Life Insurance: 3 Major Misconceptions

Life Insurance: 3 Major Misconceptions

People come in all shapes and sizes.  We are all different and unique, from our nationality and religious background to our individual opinions and sense of humor.  But we all have one thing in common:
At some point, everyone’s time on this Earth will expire. 
Everybody dies.  And your death is an event that you need to consider as a part of your financial plan.  When analyzing your options to determine how much, and what type, of life insurance is a good fit for you and your family, be wary of these 3 common misconceptions:

  1. Life Insurance is a good investment.

Life insurance salespeople will often sing the praises of Cash Value Life Insurance.  Building cash value inside your life insurance policy certainly has its advantages – there is tax free income, no tax reporting, death benefits to beneficiaries, etc.  However, you must understand the underlying costs and limitations of the insurance and what that means for this “investment” in the long run.
Essentially, when you purchase fixed life insurance as an investment, the costs are high and the returns are low.  That doesn’t quite sound like an ideal investment.  So why do people still overfund life insurance policies to build cash if this is the case?  Well, if you are in an extremely high tax bracket, you may be willing to accept a lower tax-free return because the equivalent taxable return is higher.
When you purchase variable life insurance, the returns can be higher (and so are the costs), but now you are invested in securities that can fluctuate in value.  And if the underlying investment performance is less than what was illustrated, you could be stuck having to pay a higher premium to keep your coverage intact.  Can’t afford the higher premium?  Then you may have to let the policy lapse and now you’ve lost your life insurance, and all the savings that was supposed to build up inside it.  That doesn’t sound like a good plan, does it?
Cash Value Life Insurance can be a great fit for some, but is generally oversold and not a good investment.

  1. It is always smart to buy term insurance and invest the difference.

Many financial professionals recommend that you buy term insurance and invest the difference.  Term insurance is the cheapest form of insurance you can buy, so it makes sense that if you spend less on insurance, you have more money to save and invest.  And if you are saving more, you will outlive the need for insurance if you outlive the term.
Wow, what a nice theory.  The truth is, however, that most people won’t actually save in such a disciplined manner.  And even if they do, what if something goes wrong?  Poor investment performance, unexpected expenses, and litigation are just a few examples of how you could find yourself with no life insurance and insufficient savings.  And now for the kicker – What if your health has deteriorated and you are no longer insurable once your term insurance expires?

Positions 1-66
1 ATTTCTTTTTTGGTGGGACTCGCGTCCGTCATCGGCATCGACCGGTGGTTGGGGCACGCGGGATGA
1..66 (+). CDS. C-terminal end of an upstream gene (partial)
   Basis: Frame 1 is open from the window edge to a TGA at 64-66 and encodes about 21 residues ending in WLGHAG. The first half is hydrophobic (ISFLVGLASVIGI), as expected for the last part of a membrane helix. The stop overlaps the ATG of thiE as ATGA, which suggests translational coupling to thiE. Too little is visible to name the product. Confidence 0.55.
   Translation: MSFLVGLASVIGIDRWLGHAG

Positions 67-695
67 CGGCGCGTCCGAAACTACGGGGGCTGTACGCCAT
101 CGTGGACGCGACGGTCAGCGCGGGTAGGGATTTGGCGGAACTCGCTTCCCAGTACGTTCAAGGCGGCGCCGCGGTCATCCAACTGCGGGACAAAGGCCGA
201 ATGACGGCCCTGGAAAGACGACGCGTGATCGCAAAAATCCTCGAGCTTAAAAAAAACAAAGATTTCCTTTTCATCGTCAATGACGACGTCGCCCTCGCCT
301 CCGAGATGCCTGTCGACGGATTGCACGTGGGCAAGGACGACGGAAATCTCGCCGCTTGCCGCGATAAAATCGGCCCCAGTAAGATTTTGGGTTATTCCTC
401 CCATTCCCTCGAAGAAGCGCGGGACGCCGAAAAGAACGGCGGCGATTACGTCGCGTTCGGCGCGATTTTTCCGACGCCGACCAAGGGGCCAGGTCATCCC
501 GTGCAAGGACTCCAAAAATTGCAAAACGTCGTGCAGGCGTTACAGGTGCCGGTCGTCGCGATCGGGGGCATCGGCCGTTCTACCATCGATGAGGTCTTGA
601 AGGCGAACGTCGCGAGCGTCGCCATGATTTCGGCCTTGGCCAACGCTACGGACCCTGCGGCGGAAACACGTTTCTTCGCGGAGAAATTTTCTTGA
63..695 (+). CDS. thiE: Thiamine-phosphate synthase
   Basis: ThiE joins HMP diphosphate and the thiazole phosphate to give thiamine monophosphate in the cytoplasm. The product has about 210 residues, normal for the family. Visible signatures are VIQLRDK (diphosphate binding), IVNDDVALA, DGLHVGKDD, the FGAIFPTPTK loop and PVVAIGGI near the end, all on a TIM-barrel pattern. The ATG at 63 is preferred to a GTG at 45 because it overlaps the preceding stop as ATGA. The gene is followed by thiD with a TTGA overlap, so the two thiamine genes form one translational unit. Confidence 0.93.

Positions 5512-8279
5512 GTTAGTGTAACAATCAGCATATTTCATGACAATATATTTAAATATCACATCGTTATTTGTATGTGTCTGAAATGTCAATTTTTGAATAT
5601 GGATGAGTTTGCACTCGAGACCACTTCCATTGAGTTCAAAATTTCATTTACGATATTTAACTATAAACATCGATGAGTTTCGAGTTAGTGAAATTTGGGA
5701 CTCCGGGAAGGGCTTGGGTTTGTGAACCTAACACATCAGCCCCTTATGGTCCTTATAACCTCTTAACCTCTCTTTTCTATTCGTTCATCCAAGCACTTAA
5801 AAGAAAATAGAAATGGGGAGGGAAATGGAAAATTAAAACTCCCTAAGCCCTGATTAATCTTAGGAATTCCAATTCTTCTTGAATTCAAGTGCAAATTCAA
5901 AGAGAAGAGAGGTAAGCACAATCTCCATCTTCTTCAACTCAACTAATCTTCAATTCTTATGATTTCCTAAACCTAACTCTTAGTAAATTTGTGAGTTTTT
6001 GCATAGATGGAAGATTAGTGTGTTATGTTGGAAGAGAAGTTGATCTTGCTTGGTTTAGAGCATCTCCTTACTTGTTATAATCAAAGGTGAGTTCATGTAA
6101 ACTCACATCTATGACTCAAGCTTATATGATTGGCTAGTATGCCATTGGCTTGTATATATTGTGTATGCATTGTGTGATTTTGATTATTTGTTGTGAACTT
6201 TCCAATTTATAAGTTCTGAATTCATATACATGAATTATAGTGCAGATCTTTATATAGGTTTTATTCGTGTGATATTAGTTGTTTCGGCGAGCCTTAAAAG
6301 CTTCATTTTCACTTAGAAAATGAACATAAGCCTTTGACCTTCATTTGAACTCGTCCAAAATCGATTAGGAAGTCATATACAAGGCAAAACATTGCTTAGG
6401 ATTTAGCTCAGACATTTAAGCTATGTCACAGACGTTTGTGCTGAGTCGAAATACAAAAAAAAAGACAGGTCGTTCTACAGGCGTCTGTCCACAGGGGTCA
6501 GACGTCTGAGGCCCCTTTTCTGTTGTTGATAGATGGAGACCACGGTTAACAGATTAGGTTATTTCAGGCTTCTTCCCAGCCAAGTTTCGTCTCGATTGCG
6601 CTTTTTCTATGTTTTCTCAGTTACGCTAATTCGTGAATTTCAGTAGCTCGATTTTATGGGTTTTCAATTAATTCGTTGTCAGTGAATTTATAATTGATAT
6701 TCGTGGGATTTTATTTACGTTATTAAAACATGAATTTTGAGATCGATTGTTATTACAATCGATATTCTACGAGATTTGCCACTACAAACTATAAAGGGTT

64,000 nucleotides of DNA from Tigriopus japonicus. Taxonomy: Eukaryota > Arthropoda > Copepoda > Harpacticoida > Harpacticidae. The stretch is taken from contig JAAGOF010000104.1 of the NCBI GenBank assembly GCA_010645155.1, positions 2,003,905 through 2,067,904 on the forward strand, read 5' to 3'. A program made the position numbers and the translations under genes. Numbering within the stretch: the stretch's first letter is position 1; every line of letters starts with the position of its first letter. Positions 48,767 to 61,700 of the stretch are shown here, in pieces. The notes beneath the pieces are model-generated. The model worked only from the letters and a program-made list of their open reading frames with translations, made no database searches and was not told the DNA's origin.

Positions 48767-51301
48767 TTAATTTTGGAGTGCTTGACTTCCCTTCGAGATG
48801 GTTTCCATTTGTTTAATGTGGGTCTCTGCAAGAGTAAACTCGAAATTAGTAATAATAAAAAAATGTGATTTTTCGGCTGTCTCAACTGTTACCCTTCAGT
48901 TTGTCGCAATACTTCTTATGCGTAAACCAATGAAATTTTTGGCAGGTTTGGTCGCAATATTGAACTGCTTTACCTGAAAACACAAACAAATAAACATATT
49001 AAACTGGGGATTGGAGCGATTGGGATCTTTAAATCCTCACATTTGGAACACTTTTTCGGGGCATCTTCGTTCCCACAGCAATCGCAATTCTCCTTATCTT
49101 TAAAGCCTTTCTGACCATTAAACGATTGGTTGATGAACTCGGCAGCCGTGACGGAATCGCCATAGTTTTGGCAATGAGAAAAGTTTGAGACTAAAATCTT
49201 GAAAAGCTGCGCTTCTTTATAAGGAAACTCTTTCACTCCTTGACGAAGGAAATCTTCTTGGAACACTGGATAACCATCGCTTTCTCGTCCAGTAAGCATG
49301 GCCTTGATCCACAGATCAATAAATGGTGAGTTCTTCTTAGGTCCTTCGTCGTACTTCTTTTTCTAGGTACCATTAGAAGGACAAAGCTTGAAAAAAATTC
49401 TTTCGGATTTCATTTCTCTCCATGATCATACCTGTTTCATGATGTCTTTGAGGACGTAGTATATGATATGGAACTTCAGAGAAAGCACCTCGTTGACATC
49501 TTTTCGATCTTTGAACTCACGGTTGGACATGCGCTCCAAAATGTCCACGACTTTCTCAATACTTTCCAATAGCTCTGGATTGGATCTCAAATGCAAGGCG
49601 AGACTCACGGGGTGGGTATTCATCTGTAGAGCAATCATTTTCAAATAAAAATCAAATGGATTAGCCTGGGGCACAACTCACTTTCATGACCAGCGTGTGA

When does buying term and investing the difference really work?  When you have an insurance need that will expire when the insurance does.  For example, you have a mortgage that would burden your spouse if you died before it was paid off, or young children that would require costly care if you died before they reach adulthood.

  1. Your group life insurance through your employer is sufficient.

The problem with your employer’s group life insurance is pretty self-explanatory – It is your employer’s group life insurance.  If you stop working there, you lose your life insurance.  Furthermore, if you are young and in excellent health, it is likely that you’d benefit from securing your own coverage outside of work.  Why?  Because group life insurance incorporates the whole group – the young, the old, the sick, and the healthy.  If you are one of the youngest and healthiest in the group, you are paying more for your insurance so that others may pay less.
Remember that life insurance, in its purest form, is not an investment.  Just because it is not an investment, however, does not mean that your money is wasted.  In fact, every month that we have the privilege of paying a premium should be considered a blessing, because it is another month that we have not used our insurance, and another month we have been given with those we love.

Registered Representative Securities offered through Cambridge Investment Research, Inc., a Broker/Dealer, Member FINRA/SIPC. Investment Advisor Representative Cambridge Investment Research Advisors, Inc., a Registered Investment Advisor. Cambridge and Conte Wealth Advisors are not affiliated.  2009 Market Street, Camp Hill, PA 17011.